KLMCS is committed to finding the best solutions for the client’s requirements while anticipating future needs, in a world of a rapidly expanding range of geospatial tools.
KLMCS provides commodities specializing in mobile data collection, services, and training for implementing and integrating solutions with GIS, GPS, and imagery.
Geographic Information Systems are designed to capture and analyse, geospatial data. Our GIS applications allow users to create interactive queries in order to analyse spatial information and display it in myriad ways to enhance location intelligence. Whether you are needing geospatial information for engineering, planning, management, transport/logistics, insurance, telecommunications, or other business, KLMCS has an array of products.
Geographic Information Systems can assist with the following:
With GIS, two- and three-dimensional characteristics of the Earth’s surface, subsurface, and atmosphere can be modelled to relate climate events. For example, a GIS can quickly generate a map with isopleth or contour lines that indicate differing amounts of rainfall. A two-dimensional contour map created from the surface modelling of rainfall point measurements may be overlaid and analysed with any other map in a GIS covering the same area. This GIS derived map can then provide additional information – such as the viability of water power potential as a renewable energy source.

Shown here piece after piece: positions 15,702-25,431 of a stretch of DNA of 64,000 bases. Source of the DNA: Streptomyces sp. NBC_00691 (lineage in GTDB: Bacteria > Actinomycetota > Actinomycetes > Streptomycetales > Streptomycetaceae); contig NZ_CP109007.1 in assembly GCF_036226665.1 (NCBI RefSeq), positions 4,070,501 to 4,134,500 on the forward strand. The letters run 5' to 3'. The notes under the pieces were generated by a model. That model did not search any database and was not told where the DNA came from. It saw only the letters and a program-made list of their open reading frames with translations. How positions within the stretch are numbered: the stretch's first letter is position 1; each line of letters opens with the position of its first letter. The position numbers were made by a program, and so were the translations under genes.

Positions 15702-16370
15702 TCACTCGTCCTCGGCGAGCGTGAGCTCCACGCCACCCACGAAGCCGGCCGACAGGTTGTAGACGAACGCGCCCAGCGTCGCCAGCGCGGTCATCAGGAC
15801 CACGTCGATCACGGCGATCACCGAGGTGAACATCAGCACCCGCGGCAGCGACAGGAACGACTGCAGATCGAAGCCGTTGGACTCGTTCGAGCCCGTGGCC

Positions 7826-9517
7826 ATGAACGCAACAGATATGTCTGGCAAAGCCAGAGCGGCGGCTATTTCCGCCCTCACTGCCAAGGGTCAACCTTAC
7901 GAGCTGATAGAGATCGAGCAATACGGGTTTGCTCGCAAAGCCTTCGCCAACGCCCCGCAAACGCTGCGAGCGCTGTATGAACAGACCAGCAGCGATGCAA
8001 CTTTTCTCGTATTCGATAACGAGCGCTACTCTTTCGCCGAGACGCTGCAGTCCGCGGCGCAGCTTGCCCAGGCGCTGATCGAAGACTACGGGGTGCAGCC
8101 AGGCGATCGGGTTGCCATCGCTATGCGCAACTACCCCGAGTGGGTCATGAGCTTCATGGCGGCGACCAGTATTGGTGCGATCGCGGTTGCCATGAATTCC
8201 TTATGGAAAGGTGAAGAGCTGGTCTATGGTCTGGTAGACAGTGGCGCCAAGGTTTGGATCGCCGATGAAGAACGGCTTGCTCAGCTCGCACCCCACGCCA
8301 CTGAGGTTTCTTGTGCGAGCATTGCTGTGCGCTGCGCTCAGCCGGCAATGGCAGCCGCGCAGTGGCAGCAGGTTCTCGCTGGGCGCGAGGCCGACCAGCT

By analysing topological relationships, spatial modelling can be performed between geometric entities to determine such things as adjacency, containment, and proximity.
Geometric networks are linear networks of objects that can be used to represent interconnected features, and to perform special spatial analysis on them. A geometric network is connected at junction points, similar to graphs in mathematics. Just like graphs, networks can have weight and flow, which can be used to represent road networks, public utility networks.
GIS hydrological models can provide a spatial element data that other hydrological models lack, adding variables such as slope, aspect and watershed. Terrain analysis is fundamental to hydrology, since water always flows downward. Slope and aspect can determine direction of surface runoff and flow accumulation.
Cartographic modelling is a process where several thematic layers are produced, processed, and analysed for simulation or optimization models.
By overlaying vectors data can be extracted and used in either vector or raster data analysis. Rather than combining the properties and features of both datasets, data extraction involves using a “clip” or “mask” to extract the features of one data set that fall within the spatial extent of another dataset.set.
Interpolation is the process by which a surface is created, usually a raster dataset, through the input of data collected at a number of sample points. Digital elevation models, triangulated irregular networks, edge-finding algorithms, Thiessen polygons, Fourier analysis, (weighted) moving averages, inverse distance weighting, kriging, spline, and trend surface analysis are all mathematical methods to produce interpolative data.
Geocoding is interpolating spatial locations from street addresses, ZIP Codes, parcel lots and other address locations.
Reverse geocoding is used in returning an estimated street address number as it relates to a given coordinate.
Multi-Criteria Decision Analysis
Multi-criteria decision analysis supports analysis of alternative spatial solutions, such as the most likely ecological habitat for restoration.
Data Output and Cartography
Cartography is the design and production of maps, or visual representations of spatial data.